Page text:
Alleged Threat Against Witness Holds Up FIFA Bribery Trial

    A Brooklyn federal judge overseeing the FIFA corruption trial held off on Friday on expected testimony from a government witness over allegations he was threatened on the stand by one of the defendants, who is accused of making a throat-slitting gesture after the defendant’s attorney said it may force him to move for a mistrial.

  • November 17, 2017

    Inseego Suit Cites Representations Not In Deal, Sellers Say

    Attorneys representing the sellers of Feeney Wireless LLC in a $50 million merger with Inseego Corp. told a Delaware state court judge that fraud claims from the buyer should be tossed because they cite representations made by the seller that were not included in the agreed-upon terms of the transaction.

  • November 17, 2017

    Open Questions Surrounding The Next-Gen TV Standard

    The Federal Communications Commission voted Thursday to allow broadcasters to begin using the new internet protocol-based television standard, but the immediate impacts of voluntarily adopting ATSC 3.0 still remain clouded. Here, Law360 gets experts' take on 3 open questions surrounding the advent of ATSC 3.0.

  • November 17, 2017

    FCC Nixes ‘Excessive’ Regulation In Fiber Transition

    Federal Communications Commission Chairman Ajit Pai and the commission’s Republican majority voted Thursday to accelerate the country’s shift from a copper data network to fiber optics, saying unneeded regulations deter many companies from investing in these new networks.

  • November 17, 2017

    FCC ‘Strayed Too Far’ From Merger Role, New Commish Says

    The Federal Communications Commission “strayed too far” from its proper role in merger reviews in recent years, the newest Republican member of the agency said Friday, criticizing the last administration for making consumer “goodies” a condition of various telecom deals.

Expert Analysis

  • Ky. Utility Pole Case Defines FCC Jurisdiction Boundaries

    Charles Zdebski

    A Kentucky federal court's decision in BellSouth v. Louisville last month is significant because it limits the Federal Communications Commission's reach and provides the judicial imprimatur for one specific legislated solution for coordinating make-ready work on the interstices of the nation's information highway, says Charles Zdebski of Eckert Seamans Cherin & Mellott LLC.

  • Punitive Damages In Mass Torts: Outrageous And Reckless

    Stephen McConnell

    There is no consistency to the punitive damages process: One case might be halted by a judge who applies Daubert to preclude junk science, while another judge waves virtually the same case by and a jury socks the defendant with a $110 million verdict. Our system of civil litigation looks like jackpot justice, says Stephen McConnell of Reed Smith LLP.

  • The Psychology Of Hourly Fee Arrangements

    J.B. Heaton

    The range of possible and better fee agreements is wide. But such alternatives will become popular only if litigants confront the psychological tendencies shaping their existing fee arrangements, says J.B. Heaton, a partner at Bartlit Beck Herman Palenchar & Scott LLP.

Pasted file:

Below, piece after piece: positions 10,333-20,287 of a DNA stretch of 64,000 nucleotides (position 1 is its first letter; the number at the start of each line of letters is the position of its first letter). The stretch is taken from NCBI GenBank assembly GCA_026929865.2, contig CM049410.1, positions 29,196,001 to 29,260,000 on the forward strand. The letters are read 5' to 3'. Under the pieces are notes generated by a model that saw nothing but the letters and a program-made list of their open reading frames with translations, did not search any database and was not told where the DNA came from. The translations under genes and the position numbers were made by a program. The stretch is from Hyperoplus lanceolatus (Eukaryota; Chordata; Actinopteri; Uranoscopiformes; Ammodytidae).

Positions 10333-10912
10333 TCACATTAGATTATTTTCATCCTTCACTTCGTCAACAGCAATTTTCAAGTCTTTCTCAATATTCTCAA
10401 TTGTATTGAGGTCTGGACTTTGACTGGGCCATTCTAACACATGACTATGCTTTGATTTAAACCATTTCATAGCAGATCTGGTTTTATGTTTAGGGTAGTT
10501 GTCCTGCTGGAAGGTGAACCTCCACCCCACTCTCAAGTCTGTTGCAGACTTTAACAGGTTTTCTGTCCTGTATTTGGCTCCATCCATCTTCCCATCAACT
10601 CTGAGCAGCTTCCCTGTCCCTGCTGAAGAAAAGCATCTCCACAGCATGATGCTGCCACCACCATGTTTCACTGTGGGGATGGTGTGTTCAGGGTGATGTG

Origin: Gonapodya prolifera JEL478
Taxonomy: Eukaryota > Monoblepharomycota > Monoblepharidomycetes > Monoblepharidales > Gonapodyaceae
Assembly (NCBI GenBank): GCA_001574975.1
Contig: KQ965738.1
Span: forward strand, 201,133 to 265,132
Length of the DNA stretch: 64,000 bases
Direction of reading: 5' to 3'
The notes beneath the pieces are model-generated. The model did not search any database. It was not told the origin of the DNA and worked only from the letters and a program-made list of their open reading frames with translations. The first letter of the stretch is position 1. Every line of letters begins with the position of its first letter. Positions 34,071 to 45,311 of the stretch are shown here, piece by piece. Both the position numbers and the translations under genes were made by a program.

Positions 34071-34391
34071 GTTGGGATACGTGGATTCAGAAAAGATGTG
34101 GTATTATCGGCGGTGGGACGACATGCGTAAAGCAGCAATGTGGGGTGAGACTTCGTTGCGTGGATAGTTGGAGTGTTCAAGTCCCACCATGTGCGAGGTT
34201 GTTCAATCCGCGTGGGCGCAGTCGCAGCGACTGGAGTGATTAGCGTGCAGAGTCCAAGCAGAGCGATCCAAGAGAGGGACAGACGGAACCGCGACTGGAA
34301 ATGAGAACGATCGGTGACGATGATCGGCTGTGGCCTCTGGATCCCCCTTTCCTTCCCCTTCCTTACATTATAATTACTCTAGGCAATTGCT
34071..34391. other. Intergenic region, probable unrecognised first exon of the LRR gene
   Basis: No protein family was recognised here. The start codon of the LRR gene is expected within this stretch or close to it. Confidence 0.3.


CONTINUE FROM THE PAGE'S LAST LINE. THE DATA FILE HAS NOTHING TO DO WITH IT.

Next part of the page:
• Fed. Circ. Decision Addresses Key Oil States Argument

    Ben Koopferstock

    The Federal Circuit's decision this week in Ultratec v. CaptionCall — issued four days after Oil States filed its U.S. Supreme Court brief — appears to comment on Oil States’ attempt to draw a line between inter partes review and re-examination, says Ben Koopferstock of Banner & Witcoff Ltd.

  • Opinion

    Privacy And The DreamHost Paradox

    Jeff Hamburg

    Consider the D.C. judge's evaluation of the DreamHost warrant's proper digital scope, and then compare it to how the Federal Rules of Civil Procedure go further — yes, further — to protect parties from far less injurious e-discovery requests, says Jeff Hamburg of the Digital Privacy Alliance.

  • An Update On The Apple-Samsung Damages Saga

    Joshua Wolson

    Last year, the U.S. Supreme Court unanimously reversed a jury verdict that awarded Apple nearly $400 million in damages from Samsung. Now a California federal court has an opportunity to provide important guidance on the meaning of the Supreme Court’s decision, says Joshua Wolson of Dilworth Paxson LLP.

  • Takeaways From Split DC Circ. Ruling On Cellphone Warrant

    Thomas Zeno

    Even though the incriminating evidence at stake in Griffith was a firearm, the D.C. Circuit's majority and dissenting opinions provide insight into several issues related to execution of a search warrant seeking a cellphone, say Thomas Zeno and Caleb Barker of Squire Patton Boggs LLP.

  • Self-Collection In E-Discovery — Risks Vs. Rewards

    Alex Khoury

    As judges become better educated about the complexities of collecting electronically stored information, in particular the inefficacy of keyword searching, they are increasingly skeptical of self-collection. And yet, for many good reasons (and a few bad ones), custodian self-collection is still prevalent in cases of all sizes and in all jurisdictions, says Alex Khoury of Balch & Bingham LLP.

  • Sellers Are Not Liable For Independent Contractors' Calls

    Patrick McLaughlin

    The Ninth Circuit's recent decision in Jones v. Royal found that a seller was not vicariously liable for calls made by a telemarketer in violation of the Telephone Consumer Protection Act. Sellers should review their contracts and make sure that their telemarketers are independent contractors in order to minimize their liability, says Patrick McLaughlin of Spencer Fane LLP.

  • 4 Ways Law Firms Can Help Battle Addiction

    Link Christin

    With more than a third of lawyers showing signs of problem drinking, and untold others abusing prescription drugs and other substances, it is time for law firms to be more proactive in addressing this issue, says Link Christin, executive director of the Legal Professionals Program at Caron Treatment Centers.